Hey, Let’s Argue About Climate Change!

So, do you want to argue? About anything?

Me neither.

I strongly recommend not arguing about climate change. If you argue against the “received orthodoxy” you will be labeled, and you won’t like the label. Apparently, somewhere in the world, this is a push to make “climate change denial” into a crime. Imagine facing a judge, and possibly going to prison because of your opinions.

Brace yourself, some of us may actually experience that. Climate change is not the only topic to argue about these days.

Here is an example of a scientific argument about climate change. Note; I’m not choosing sides, I just want to illustrate that we believe things, and we argue and disagree.

It’s our human condition:

If you want to know more, you could search for titles like “Climate: The Movie.” I don’t want to choose sides here, but there are different sides, and the debate is fierce.

If you search, you can find controversy, arguments, and words like “heretic” in discussions about climate change. We can also find the same patterns in arguments about sexual and gender orientation, the Israel-Gaza war, diet, and vegan vegetarianism versus meat-eating carnivore diets, and I just heard someone talking about fluoride in our drinking water.

If you are looking for a fight, there are options.

Truth is power, or power is truth. When one belief is tied to political power, or to corporate money-making, it becomes true; the received orthodoxy. We might believe that we are in a debate, with respect for the other side, but we should be careful.

I don’t recommend arguing about climate change, or any other orthodoxy unless you are willing to pay the price.

Imagine scientists working quietly, in an office, when the door bursts open, and armed soldiers come in to attack the heretics. Apparently, that happened, in Canada.

I once heard some advice, from a senior professor, in a large university. She told me not to criticize the information, but instead criticize the way people communicate. For example, when soldiers burst through the door, holding guns, they are communicating, and we can criticize them for how they speak.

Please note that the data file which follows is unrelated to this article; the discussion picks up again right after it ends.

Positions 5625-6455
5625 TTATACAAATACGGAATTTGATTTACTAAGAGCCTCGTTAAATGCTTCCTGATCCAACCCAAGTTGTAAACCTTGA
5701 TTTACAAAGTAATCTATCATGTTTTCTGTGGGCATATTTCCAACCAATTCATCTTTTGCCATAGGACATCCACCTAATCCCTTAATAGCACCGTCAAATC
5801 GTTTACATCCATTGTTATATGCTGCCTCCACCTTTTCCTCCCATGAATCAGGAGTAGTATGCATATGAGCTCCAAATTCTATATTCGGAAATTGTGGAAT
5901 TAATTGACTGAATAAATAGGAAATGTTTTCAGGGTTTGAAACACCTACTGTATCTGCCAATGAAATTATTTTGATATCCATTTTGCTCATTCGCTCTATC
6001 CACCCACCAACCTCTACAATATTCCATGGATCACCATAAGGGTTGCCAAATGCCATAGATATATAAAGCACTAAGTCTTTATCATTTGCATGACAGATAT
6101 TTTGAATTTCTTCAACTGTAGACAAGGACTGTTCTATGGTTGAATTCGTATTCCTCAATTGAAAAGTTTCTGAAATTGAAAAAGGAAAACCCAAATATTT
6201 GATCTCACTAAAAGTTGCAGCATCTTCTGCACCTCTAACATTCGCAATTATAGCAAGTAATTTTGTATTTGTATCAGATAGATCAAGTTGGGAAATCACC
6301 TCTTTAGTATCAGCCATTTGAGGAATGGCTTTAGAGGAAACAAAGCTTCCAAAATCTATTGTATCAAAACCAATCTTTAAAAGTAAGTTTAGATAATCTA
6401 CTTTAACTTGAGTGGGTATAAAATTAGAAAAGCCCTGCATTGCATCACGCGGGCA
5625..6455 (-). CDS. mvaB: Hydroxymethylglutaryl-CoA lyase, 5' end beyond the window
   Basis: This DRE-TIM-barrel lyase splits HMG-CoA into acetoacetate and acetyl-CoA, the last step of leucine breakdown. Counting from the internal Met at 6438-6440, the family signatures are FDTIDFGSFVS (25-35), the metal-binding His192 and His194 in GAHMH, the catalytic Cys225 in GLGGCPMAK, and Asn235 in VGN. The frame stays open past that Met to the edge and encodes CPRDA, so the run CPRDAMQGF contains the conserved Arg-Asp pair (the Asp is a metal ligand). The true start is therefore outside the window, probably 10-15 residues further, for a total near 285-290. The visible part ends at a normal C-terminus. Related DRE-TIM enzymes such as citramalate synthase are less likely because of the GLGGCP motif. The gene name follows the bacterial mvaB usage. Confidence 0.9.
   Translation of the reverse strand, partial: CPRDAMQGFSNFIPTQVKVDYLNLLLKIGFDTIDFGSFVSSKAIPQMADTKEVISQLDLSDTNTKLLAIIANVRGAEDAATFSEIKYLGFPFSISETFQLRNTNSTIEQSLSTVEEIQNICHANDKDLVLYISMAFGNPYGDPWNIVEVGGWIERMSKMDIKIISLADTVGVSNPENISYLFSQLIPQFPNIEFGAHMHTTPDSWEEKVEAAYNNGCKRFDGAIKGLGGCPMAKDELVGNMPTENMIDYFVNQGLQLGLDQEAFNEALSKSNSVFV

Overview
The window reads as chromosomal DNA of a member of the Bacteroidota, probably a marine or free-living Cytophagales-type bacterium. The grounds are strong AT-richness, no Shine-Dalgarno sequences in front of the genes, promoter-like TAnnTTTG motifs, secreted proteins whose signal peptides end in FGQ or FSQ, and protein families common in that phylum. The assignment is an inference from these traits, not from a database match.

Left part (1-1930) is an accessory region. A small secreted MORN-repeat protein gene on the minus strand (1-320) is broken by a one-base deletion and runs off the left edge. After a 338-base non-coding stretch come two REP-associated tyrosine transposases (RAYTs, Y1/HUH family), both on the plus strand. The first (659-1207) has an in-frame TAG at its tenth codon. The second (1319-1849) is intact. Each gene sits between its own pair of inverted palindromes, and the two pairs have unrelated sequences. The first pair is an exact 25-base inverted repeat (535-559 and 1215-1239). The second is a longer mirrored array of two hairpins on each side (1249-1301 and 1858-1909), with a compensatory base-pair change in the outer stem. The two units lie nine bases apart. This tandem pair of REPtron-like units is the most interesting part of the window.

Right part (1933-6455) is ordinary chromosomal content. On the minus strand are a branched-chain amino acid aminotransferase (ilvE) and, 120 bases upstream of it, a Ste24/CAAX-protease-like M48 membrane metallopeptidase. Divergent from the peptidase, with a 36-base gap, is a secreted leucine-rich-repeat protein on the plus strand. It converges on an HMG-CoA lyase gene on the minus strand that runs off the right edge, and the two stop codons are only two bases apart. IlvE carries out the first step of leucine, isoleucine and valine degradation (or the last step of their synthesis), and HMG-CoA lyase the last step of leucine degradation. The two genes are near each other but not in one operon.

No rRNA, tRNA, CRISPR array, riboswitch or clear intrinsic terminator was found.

There is just something about a loaded gun, that ends the argument. Their message is lost.

For example:

I don’t recommend arguing.

We are living in interesting times. It is common for people to believe they are correct, and then to believe that they can use any force, to make their point. Being correct [in their own minds] places them above the laws that restrict the rest of us.

This is not a new idea, it’s a human problem. I’m writing as a Christian, and I have seen religious people fall into the trap of being so correct that they can’t be corrected, and other opinions are not permitted.

Two thousand years ago, this was a problem, and we were warned:

The Lord’s servant must not be quarrelsome but must be kind to everyone, able to teach, and not resentful. Opponents must be gently instructed, in the hope that God will grant them repentance leading them to a knowledge of the truth, and that they will come to their senses and escape from the trap of the devil, who has taken them captive to do his will.” (2 Timothy 2: 24 to 26)

The way that we speak the truth is critically important. Evil people will not lead us to better places.

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